Returning from an Honor Flight visit to D.C. recently, I read an article, “I Refuse to Listen to White Women Cry,” in the Sunday edition of the Washington Post. The piece highlighted the impatience of black activist Rachel Cargle with whites’ reaction to her stories about discrimination. I am a white woman who grew up in the deep South of the 50s and 60s.
Ms. Cargle brooks no tears of empathy. She calls for immediate and dramatic action. I submit that when confronted with firsthand accounts of the dehumanizing indignity suffered by African Americans, people of conscience naturally grow sick at heart.
I felt just such an emotion as we took our Honor Flight veterans on a tour of their war memorials in the District. Colonel (Ret) Ezra “EZ” Merritt, a Vietnam veteran, was the sole African-American in our group. When our bus stopped outside the entrance to Arlington National Cemetery, our guide said that the grave of Medgar Evers lay within easy walking distance of our location.
EZ began a slow walk alone in the direction of Evers’ gravesite. After a quick visit to another memorial, I followed EZ, only to encounter him returning, his shoulders slumped.
“I couldn’t find it,” he said. I asked if he felt up to another try.
We found Evers’ headstone, distinguished by the collection of rocks, coins, and flowers left in remembrance atop the marker. EZ placed a coin on the gravestone.
As we made our way back to the bus, he told me a shocking story.
EZ, now 85 years old, was the youngest of six boys and two girls, the son of a sharecropper, Ezra “Pete” Merritt. His daddy “didn’t want to sharecrop the way they wanted him to,” EZ said. The boss didn’t pay the sharecropper but kept a record of what he bought at the company store. At the end of the year, the boss totaled up his debt and said, “You still owe us. Keep working.”
So Pete Merritt began keeping his own book, making note of every item he bought along with the price. The boss took exception to this impertinence. When the boss noticed that Pete was a good welder, repairing and sharpening his equipment in preparation for the next planting, he asked Pete to come to work for him as a blacksmith. Pete declined, saying he had to take care of his own acreage. Strike two.
One night, a black man named Tom Williams burst into the Merritt's sharecropper shack. Pete was seated at the dinner table with his children. His wife and a daughter were in the kitchen.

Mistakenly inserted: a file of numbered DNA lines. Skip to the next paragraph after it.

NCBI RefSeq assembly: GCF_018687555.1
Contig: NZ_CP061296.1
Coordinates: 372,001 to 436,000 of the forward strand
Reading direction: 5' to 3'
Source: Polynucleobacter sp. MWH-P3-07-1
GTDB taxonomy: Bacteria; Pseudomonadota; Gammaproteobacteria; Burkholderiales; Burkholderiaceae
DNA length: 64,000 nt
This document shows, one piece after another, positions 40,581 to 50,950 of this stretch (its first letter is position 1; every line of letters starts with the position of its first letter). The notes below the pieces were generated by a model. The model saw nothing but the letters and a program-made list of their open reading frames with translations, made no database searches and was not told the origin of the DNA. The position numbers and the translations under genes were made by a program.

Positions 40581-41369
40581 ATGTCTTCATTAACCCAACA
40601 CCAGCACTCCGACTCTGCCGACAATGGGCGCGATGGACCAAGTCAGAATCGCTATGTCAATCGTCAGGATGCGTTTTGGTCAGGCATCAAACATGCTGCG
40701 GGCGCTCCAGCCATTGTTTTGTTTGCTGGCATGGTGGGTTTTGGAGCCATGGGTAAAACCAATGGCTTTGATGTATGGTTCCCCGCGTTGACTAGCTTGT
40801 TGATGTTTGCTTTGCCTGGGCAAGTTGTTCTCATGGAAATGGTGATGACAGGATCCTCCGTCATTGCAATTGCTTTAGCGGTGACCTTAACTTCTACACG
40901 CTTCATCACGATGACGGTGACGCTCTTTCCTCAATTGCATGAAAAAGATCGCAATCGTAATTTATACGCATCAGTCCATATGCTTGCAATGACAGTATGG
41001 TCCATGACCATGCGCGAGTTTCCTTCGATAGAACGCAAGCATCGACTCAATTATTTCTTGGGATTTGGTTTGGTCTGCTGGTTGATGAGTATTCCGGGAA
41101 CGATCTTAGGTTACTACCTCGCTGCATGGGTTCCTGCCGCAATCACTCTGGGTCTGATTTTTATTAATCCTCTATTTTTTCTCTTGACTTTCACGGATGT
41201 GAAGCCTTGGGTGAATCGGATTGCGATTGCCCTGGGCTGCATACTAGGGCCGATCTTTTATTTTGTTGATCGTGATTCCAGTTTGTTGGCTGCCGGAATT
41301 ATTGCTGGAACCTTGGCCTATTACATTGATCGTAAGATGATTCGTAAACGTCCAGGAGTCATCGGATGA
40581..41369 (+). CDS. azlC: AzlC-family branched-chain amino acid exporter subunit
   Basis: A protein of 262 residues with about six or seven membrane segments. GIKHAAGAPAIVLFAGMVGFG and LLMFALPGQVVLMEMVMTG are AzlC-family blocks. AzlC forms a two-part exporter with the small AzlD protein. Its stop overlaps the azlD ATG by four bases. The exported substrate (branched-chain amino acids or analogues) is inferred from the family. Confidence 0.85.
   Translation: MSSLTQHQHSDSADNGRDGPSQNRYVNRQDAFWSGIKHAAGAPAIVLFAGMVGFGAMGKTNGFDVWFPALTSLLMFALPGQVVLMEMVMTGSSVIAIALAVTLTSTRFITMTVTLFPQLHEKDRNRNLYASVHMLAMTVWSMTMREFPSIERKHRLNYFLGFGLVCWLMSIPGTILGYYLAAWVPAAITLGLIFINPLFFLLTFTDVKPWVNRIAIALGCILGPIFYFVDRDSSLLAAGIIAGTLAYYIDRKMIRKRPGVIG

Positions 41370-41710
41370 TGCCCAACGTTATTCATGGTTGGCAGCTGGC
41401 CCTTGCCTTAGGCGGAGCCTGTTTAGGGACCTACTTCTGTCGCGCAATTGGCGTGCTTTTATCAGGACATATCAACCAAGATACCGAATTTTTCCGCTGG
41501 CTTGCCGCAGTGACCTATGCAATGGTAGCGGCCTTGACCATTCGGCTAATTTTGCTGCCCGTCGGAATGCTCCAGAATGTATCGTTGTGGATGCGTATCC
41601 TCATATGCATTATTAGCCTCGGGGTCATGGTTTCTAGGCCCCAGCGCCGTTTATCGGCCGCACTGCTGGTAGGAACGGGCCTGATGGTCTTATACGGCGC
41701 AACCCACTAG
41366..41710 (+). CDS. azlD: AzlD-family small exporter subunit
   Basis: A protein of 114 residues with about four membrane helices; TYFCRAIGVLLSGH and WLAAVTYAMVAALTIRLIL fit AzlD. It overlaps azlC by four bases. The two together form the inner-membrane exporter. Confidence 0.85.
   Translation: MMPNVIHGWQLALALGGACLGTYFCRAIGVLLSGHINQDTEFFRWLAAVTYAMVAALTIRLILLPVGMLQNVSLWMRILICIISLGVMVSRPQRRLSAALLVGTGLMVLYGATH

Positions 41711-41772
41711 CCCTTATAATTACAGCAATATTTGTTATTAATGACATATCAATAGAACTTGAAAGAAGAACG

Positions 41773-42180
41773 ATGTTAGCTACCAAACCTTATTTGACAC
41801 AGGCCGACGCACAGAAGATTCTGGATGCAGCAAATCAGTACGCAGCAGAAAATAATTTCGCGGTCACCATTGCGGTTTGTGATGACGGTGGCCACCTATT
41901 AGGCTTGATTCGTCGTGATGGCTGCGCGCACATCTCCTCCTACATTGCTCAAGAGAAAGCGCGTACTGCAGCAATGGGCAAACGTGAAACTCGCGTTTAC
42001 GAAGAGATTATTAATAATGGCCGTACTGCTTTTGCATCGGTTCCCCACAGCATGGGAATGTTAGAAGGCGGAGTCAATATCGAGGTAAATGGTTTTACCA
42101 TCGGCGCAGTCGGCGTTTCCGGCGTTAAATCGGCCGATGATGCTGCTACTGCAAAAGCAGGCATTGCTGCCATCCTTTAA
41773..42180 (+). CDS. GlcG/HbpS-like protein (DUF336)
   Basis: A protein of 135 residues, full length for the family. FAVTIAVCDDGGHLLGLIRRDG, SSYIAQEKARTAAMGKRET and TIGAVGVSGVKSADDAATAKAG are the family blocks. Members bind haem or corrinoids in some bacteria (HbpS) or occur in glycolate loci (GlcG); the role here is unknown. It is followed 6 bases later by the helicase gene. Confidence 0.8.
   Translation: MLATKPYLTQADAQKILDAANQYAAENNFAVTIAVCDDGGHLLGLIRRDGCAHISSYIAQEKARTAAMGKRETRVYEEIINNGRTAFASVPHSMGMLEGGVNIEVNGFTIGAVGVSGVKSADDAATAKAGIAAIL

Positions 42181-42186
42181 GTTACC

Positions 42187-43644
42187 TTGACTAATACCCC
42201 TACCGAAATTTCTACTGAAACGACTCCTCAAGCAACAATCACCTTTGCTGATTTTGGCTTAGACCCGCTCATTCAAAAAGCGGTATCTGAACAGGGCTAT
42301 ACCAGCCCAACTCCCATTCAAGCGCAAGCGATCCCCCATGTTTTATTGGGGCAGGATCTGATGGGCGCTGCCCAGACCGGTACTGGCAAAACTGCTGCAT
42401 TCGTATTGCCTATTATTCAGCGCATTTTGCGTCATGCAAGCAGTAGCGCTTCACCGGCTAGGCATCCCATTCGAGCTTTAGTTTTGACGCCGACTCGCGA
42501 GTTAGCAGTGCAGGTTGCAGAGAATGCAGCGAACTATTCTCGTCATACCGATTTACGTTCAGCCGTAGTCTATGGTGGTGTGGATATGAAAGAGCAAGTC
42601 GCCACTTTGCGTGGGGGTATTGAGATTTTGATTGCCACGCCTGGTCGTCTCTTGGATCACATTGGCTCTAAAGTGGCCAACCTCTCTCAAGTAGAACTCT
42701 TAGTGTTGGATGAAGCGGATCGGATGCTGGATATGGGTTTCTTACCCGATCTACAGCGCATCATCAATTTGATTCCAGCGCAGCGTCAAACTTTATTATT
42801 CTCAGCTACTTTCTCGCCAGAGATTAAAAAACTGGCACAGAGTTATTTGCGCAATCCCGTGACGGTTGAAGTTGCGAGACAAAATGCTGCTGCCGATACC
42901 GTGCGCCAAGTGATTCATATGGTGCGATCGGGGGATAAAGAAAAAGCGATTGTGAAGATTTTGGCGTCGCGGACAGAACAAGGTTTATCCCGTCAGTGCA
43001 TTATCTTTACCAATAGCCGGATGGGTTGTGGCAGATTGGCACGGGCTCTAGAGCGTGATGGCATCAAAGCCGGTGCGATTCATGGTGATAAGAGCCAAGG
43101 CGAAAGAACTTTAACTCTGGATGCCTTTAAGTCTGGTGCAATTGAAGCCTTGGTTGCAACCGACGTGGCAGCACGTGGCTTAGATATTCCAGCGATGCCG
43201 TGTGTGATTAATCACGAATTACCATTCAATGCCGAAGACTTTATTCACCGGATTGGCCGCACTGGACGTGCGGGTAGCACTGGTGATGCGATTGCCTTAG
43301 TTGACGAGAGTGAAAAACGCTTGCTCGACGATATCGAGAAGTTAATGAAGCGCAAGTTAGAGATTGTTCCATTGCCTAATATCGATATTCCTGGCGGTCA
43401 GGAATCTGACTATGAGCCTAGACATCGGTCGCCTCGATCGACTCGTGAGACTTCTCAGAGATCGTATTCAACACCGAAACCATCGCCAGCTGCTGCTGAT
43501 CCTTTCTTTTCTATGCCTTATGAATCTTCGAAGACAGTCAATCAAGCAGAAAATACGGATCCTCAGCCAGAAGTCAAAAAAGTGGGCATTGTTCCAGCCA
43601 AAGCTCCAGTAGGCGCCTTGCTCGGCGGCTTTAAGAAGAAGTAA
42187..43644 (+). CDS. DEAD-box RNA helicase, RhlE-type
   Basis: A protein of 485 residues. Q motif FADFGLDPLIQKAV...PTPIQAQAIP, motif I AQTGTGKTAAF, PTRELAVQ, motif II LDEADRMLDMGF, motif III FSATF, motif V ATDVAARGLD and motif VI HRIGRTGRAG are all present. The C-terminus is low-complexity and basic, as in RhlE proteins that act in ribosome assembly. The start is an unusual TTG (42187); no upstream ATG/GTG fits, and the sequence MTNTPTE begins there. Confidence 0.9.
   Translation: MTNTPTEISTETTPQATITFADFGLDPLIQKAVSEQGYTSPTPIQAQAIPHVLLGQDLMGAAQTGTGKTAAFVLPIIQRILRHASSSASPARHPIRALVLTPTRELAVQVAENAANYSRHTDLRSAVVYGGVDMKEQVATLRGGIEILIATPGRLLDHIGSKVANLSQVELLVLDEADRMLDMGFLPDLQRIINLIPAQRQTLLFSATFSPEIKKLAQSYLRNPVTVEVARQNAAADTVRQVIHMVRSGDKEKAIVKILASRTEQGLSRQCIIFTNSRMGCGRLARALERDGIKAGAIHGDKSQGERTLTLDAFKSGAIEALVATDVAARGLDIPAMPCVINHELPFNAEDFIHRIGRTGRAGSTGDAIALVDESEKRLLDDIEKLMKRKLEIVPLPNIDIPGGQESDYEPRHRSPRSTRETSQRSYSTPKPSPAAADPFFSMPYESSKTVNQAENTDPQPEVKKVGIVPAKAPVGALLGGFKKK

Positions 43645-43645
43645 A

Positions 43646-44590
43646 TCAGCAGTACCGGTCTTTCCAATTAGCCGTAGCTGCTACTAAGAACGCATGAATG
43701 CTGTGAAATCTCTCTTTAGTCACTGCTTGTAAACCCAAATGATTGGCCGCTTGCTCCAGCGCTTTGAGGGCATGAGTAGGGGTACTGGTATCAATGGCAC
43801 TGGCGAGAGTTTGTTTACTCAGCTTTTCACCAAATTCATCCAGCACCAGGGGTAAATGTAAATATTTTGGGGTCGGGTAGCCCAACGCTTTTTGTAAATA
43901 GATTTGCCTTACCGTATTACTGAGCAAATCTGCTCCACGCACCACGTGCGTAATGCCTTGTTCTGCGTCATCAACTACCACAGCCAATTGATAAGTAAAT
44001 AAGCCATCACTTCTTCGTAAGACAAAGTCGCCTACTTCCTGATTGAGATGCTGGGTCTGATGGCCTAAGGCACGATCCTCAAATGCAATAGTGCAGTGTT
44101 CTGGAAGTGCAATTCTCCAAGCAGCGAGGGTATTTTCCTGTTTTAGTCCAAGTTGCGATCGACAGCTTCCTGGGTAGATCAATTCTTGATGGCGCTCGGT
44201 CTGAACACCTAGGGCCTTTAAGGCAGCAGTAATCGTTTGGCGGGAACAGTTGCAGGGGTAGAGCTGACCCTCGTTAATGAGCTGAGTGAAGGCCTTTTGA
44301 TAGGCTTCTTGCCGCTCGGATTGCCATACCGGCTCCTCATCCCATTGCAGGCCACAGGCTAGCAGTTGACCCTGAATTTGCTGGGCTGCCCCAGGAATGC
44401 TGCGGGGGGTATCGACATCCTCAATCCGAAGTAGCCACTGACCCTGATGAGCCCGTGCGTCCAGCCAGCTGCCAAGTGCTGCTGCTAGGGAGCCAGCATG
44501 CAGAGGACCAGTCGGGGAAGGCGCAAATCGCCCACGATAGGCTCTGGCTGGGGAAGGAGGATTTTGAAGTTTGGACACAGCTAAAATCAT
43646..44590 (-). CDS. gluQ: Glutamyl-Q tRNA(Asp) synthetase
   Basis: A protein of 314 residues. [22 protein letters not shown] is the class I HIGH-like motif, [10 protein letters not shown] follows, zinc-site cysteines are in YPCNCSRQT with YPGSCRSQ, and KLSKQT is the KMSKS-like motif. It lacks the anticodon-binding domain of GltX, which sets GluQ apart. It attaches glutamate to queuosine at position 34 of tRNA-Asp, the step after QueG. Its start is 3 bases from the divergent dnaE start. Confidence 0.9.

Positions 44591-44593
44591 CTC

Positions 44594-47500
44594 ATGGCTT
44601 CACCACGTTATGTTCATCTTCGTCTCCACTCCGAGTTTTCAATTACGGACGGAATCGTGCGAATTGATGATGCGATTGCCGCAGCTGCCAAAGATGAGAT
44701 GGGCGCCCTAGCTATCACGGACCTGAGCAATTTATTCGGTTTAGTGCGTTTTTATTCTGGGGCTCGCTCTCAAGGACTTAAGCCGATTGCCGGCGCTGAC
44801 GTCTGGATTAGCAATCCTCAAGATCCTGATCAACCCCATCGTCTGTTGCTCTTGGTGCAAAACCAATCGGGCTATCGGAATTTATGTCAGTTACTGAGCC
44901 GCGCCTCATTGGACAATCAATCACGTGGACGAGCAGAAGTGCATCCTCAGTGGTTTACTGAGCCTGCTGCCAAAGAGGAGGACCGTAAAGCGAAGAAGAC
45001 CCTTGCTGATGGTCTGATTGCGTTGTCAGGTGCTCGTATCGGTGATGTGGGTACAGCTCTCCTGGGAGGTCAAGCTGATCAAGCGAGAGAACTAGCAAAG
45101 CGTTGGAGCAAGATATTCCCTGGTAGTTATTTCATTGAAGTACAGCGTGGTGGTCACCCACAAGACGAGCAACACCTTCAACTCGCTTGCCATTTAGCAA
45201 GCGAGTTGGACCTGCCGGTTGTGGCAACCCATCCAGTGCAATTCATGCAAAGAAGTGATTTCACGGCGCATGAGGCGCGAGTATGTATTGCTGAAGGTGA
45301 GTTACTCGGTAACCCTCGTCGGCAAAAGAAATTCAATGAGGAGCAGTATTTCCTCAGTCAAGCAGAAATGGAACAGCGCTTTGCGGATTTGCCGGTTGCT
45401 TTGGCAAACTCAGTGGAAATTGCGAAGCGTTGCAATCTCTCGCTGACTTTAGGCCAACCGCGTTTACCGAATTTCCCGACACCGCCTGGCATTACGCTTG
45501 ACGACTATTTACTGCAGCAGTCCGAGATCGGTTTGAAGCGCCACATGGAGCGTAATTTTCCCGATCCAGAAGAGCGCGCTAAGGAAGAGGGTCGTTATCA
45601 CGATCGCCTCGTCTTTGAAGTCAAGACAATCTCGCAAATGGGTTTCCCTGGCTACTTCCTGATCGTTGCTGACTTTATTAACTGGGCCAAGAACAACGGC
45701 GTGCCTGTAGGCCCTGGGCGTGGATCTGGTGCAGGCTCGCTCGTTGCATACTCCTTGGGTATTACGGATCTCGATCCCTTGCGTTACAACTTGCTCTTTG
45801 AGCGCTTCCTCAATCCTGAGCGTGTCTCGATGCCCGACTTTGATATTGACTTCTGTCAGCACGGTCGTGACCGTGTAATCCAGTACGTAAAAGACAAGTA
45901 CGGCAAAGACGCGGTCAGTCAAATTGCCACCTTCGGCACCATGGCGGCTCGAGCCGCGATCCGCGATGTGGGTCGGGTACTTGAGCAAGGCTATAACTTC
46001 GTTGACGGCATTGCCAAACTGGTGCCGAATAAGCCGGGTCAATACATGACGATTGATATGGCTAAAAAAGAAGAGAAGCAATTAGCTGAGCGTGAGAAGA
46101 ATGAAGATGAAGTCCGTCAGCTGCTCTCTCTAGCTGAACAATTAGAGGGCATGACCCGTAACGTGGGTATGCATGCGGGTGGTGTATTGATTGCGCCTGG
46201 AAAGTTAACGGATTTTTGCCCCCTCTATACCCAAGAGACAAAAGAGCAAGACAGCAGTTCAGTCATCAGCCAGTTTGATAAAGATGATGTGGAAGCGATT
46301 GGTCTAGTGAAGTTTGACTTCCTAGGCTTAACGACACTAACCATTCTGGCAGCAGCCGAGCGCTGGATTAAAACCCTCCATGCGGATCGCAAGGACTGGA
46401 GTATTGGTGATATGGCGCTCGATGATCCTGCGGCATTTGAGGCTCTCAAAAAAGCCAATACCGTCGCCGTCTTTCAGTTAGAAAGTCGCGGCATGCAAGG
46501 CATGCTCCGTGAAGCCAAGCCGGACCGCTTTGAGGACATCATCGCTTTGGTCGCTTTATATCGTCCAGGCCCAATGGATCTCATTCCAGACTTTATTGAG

Brandishing a pistol and rattling a handful of extra bullets, Tom shouted to Pete, “This is your backbone, and this is your coffin.”
“Mama slipped into the bedroom and got a pistol from under the mattress,” EZ said.
“Tom shot my dad in the back and ran,” EZ said. “As he passed the open window, he saw my mother’s pistol trained on him and froze. She pulled the trigger as fast as she could.”
It didn’t fire. As Tom bolted, he got off a parting shot. “That bullet left a burn mark across my mother’s chest,” EZ said.
Whoever had hired Tom Williams, for $50, to kill Pete Merritt had assured Tom that he would get out on parole early. He did, but the story gets worse, too long to recount here.
In the aftermath of Pete Merritt’s death, the boss wanted to keep the six healthy boys around. “We were good labor,” EZ said. When relatives arrived to divide up the children to raise, Mrs. Merritt said, “Nobody’s taking my children. I’m going to raise them and every one of them is going to graduate from college.”
And they did, all eight of them. EZ went on to dental school at Howard University and served 33 years in the U.S. Army.
Ms. Cargle preaches “knowledge plus empathy plus action” to whites. We rely on people like her and EZ Merritt to provide the knowledge. What we do with it – confronting racism in ourselves and others, or not – requires the humility to be honest with ourselves. Our response tests the depth of our courage, and reveals the quality of our character.
Standing up to racism is tough in our present-day culture, but not as tough as watching a hired shooter murder your dad.
Carol Megathlin is a writer living in Fairhope and Athens, GA